Obama’s time for action ticks away

Former administration officials and Democratic strategists in touch with the White House say Obama say has to make something of the next three months before people put him in the rear-view mirror.

“Once 2014 rolls around, people are going to care less and less about his legislative priorities and they’ll have their sights set on the next big thing,” one former administration official said.


“They need a shift, and it needs to be quick if they’re planning on getting anything done,” said the official, who described the next three months as decisive.

GOP critics of the president argue he’s already a lame duck.

“From a legislative standpoint, he is a lame duck,” said Tony Fratto, who served as deputy press secretary to former President George W. Bush.

Fratto noted that Obama couldn’t rally Senate liberals to support his preferred pick for the Federal Reserve, former economic adviser Larry Summers.

“That was a pretty strong sign that there’s not a way to carry Congress through any of his legislative issues,” Fratto said. 

With the exception of immigration, most of the president’s priorities have stalled, he added.

The former administration official said there’s still time for Obama to turn it around, but agreed there are days when it feels as though lame-duck status has already begun for Obama.

“It’s sad but that’s the current nature of politics — short attention spans,” the official said.

When Obama won a second term, senior advisers privately estimated that Obama had between nine months and a year to have a successful second term, maybe even less. 

As time rolls on, they knew Obama would have to compete with the midterm elections in 2014 and a media culture obsessed with the seemingly more compelling 2016 presidential cycle. The Republican National Committee, for example, has begun to send political reporters a string of 2016-related emails, as they did on Monday.  

Asked about his second-term plans earlier this year, Obama seemed well-aware of his time constraints, telling a local television reporter that he had about a year to move forward with his legislative priorities.

“I’d like to get as much stuff done as quickly as possible,” Obama said in an interview with KGO-TV, an ABC affiliate in San Francisco. “Even though I’m just starting my second term, I know that ... once we get through this year, then people start looking at the midterms. And after that, they start thinking about presidential elections.”

Supporters of the White House hope the president can use the upcoming budget battles as a pivot to turn his second term around.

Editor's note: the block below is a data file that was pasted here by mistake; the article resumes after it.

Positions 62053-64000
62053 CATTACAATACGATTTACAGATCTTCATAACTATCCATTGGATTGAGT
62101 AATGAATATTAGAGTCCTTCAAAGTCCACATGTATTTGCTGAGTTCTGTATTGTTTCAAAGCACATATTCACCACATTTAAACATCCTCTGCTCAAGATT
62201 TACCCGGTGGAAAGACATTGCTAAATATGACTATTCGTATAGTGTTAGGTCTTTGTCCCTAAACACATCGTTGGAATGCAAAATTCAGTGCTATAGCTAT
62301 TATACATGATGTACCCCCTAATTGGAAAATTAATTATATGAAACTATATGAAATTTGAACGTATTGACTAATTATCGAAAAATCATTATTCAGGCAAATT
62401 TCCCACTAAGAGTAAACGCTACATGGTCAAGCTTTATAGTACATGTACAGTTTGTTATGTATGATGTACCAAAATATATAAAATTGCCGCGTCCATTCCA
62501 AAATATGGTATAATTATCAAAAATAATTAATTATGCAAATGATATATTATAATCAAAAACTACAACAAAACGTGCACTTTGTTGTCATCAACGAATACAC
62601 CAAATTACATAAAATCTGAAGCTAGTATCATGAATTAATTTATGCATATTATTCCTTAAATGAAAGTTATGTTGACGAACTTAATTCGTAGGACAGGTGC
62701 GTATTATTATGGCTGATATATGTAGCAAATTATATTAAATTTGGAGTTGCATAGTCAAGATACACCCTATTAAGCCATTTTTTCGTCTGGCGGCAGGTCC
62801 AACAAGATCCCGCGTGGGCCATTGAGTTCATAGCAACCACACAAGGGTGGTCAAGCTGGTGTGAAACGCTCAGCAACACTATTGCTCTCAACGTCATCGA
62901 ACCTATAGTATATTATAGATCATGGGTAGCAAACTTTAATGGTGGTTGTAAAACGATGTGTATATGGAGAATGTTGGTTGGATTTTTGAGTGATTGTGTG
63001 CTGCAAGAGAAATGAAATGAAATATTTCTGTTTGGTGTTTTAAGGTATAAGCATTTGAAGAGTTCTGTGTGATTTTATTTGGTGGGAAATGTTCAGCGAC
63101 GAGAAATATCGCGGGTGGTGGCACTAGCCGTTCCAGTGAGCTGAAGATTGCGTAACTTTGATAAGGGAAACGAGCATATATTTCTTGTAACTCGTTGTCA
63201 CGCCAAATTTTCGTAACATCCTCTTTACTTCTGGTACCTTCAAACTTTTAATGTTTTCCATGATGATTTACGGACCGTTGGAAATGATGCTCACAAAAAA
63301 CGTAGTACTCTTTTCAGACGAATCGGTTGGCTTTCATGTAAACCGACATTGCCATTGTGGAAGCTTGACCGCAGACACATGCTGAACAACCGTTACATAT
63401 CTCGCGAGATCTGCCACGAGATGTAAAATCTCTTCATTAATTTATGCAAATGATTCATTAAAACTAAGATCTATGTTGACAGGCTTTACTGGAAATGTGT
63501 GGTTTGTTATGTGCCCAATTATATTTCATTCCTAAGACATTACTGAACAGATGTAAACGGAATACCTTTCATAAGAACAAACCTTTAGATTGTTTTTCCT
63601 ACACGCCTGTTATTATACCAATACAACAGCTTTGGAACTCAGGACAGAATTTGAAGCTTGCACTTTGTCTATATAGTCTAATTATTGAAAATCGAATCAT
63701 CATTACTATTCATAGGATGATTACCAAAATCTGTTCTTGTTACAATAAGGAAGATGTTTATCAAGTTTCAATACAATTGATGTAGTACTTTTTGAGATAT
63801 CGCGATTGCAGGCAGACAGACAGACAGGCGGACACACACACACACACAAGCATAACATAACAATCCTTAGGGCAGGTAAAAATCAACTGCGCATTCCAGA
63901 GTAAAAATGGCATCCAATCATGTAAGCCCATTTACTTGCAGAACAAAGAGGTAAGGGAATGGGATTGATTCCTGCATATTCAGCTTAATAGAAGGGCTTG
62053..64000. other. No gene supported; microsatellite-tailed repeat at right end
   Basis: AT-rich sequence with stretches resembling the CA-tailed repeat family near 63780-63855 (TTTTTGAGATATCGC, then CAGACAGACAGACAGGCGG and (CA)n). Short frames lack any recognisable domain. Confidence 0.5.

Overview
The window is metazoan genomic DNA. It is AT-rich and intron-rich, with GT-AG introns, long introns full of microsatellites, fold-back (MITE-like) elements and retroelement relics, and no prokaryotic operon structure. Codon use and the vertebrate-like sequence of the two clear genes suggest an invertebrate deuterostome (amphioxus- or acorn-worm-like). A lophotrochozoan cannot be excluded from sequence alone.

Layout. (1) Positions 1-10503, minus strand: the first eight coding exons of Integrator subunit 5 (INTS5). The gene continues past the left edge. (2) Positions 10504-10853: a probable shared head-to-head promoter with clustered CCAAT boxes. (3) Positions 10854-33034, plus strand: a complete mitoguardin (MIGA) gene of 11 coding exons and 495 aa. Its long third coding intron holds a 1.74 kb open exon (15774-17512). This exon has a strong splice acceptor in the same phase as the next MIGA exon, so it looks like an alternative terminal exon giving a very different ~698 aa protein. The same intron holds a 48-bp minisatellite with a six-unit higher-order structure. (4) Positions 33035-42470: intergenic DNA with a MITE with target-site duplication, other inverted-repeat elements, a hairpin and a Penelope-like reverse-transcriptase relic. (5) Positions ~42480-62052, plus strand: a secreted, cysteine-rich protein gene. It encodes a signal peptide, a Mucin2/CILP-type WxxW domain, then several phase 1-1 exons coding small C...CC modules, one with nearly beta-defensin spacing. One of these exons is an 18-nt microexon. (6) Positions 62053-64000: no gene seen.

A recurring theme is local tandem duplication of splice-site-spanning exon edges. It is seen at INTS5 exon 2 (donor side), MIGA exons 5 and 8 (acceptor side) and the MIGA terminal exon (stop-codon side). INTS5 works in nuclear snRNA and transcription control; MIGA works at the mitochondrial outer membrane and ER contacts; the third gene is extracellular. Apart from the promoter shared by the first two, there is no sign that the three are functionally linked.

“The budget battles are not so much for his legacy, but they provide a chance to get their wheels out of the mud,” said Democratic strategist Chris Lehane. “If he’s able to get this done well, he’s able to reposition himself for the next six months before people start to look past him.”

Second terms are vexing for presidents — especially in the first year, said Martin Sweet, a visiting assistant professor of political science at Northwestern University. But Obama’s has been particularly rough, Sweet said, because he’s been “penned in” by the political structure.

“There’s really not a whole lot he can do at this point,” Sweet said. “Presidents can’t really do a lot in their second term, and that’s what we’re seeing.”

Fratto said what Obama needs to do is “defend the gains” he made in the first term, such as the implementation of his signature healthcare law. But, he added that with Obama’s legislative proposals looking grim, he should turn his attention to helping Democrats win the House in 2014.

“That’s the only way he can turn around the second term, unless [congressional] Republicans help him by doing crazy things like shutting down the government,” Fratto said.

Supporters say Obama still has it in him to turn the tide, especially if he returns to his fiery campaign mode, like he did at an event in Kansas City, Mo., last week.

“He’s not a lame duck,” Democratic strategist Jamal Simmons said. “He still had a lot of tools left in the toolbox and may find some unwilling allies who will do business with the Democratic Party.

Simmons said the White House “could do a better job laying out what the agenda will be and fighting hard for it.” At the same time, while the budget battles and implementation of health aren’t particularly “sexy,” as Simmons put it, Obama can gain some ground there.

But Sweet predicted that while Obama would secure smaller victories through regulatory action, “the decks are stacked against him.”

“It’s a tough road,” he said of second-term Obama. “You pick your battles, you bide your time and you start planning your [presidential] library.”